Since the onset of Russia-Ukraine War in February 2022, the United States, acting in coordination with the G7 and other countries, has implemented myriad sanctions, export controls, and other economic measures intended to inhibit Russia’s access to capital, technology, and materials that could be used to support the war effort (see examples in KPMG Regulatory Alerts here and here). A fact sheet released by the Department of the Treasury (Treasury) highlights actions taken by the U.S. over the past year. Highlights of very recent measures follow.
In coordination with the G7, the Treasury’s Office of Foreign Assets and Control (OFAC) announced “expanded and intensified” sanctions against the Russian Federation, including:
In a joint statement, the G-7 leaders committed to strengthen the sanctions and other economic measures put in place as well as to adopt, as needed, “further measures to prevent Russia from accessing inputs that support its military and manufacturing sectors, including, among others, industrial machinery, tools, construction equipment, and other technology.”
In September 2022, the U.S., as part of a coalition of countries, announced plans to implement a policy to ban, subject to a price cap exception, a broad range of services (including trade finance, banking, brokering, and insurance) related to the maritime transportation of Russian Federation origin crude oil and petroleum products (see related KPMG Regulatory Alert). The ban on crude oil took effect on December 5, 2022, and the ban on petroleum products took effect on February 5, 2023. Failure to comply with the ban would result in a sanctions violation. The price caps are subject to ongoing review.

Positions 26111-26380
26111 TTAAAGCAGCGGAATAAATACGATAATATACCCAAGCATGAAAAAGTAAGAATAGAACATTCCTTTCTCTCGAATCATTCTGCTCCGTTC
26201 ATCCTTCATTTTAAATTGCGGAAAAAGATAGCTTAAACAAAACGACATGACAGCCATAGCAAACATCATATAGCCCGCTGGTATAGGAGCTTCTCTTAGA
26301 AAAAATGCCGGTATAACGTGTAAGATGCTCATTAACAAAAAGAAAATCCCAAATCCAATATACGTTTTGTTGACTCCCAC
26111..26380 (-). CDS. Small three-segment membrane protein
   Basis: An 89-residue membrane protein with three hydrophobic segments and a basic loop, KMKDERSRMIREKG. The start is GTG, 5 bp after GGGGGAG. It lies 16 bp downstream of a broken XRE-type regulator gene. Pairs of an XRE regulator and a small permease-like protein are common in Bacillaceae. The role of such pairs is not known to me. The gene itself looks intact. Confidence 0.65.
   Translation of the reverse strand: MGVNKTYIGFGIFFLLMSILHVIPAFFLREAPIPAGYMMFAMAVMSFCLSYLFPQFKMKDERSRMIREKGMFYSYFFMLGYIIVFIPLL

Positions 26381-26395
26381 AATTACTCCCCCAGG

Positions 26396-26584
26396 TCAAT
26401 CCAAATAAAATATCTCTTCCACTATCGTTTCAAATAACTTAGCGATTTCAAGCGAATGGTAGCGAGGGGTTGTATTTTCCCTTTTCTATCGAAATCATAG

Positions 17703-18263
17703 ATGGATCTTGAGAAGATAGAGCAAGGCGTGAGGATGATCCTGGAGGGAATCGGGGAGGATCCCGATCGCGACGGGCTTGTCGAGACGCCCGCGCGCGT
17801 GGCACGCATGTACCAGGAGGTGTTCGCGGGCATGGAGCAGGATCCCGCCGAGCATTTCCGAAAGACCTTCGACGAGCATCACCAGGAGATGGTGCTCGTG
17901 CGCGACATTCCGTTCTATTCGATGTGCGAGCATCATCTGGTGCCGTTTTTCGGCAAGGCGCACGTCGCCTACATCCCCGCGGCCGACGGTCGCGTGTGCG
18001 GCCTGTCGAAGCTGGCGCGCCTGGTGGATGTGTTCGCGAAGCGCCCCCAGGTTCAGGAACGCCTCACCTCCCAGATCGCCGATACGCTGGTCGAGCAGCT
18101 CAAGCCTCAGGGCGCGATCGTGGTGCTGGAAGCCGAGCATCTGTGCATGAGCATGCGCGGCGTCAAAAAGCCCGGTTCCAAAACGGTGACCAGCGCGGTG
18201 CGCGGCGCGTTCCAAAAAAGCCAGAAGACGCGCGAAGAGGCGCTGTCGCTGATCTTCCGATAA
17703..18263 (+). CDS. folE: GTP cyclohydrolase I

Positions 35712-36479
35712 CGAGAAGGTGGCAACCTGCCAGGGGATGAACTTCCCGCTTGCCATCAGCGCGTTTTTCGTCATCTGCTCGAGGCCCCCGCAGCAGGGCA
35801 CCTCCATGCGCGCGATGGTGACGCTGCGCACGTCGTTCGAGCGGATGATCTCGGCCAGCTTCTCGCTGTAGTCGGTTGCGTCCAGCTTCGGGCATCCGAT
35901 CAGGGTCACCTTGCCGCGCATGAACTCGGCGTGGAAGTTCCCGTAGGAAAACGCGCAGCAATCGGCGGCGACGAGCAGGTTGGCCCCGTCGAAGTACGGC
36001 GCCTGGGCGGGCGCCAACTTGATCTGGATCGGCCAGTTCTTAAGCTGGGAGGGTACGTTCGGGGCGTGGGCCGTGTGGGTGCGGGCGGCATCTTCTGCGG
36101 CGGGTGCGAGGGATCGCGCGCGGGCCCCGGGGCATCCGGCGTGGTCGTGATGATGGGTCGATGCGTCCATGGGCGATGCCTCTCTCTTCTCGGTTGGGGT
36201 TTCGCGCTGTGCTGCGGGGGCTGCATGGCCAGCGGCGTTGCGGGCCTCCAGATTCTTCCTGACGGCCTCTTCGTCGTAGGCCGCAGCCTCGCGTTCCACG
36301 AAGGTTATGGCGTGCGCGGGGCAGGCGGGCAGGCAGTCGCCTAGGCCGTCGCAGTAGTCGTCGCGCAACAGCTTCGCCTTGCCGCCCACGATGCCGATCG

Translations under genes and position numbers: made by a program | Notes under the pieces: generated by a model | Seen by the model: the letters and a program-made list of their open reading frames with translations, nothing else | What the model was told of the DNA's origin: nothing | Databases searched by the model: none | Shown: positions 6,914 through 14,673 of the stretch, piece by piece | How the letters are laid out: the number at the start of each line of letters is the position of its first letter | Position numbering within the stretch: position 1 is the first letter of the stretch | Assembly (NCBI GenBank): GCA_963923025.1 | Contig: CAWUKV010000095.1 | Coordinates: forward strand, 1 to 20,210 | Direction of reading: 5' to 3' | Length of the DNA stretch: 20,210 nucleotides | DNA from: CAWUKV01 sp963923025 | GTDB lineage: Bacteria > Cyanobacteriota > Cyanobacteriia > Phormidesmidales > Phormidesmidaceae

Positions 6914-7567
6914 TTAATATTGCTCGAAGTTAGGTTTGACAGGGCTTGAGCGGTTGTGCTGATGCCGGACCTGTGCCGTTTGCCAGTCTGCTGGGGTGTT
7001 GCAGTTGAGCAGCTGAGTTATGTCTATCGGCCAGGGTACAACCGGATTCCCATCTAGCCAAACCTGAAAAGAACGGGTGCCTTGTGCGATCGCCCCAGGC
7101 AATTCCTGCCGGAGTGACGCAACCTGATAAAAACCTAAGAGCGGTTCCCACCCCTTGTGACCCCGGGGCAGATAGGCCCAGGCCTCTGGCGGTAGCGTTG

The FATF (Financial Action Task Force), an international standards setter focused on money laundering, terrorist financing, and other areas of illicit finance, has suspended the membership of the Russian Federation citing the country’s “attacks targeting critical infrastructure,” arms trade with United Nations sanctioned jurisdictions, and “malicious cyber-activities.” FATF notes, however, that the Russian Federation remains accountable for its obligation to implement the FATF Standards. It will also remain a member of the Global Network as an active member of the Eurasian Group on combatting Money Laundering (EAG) and retain its rights as an EAG member.
In response, the U.S. Secretary of the Treasury issued a statement applauding the FATF for taking this “unprecedented action.”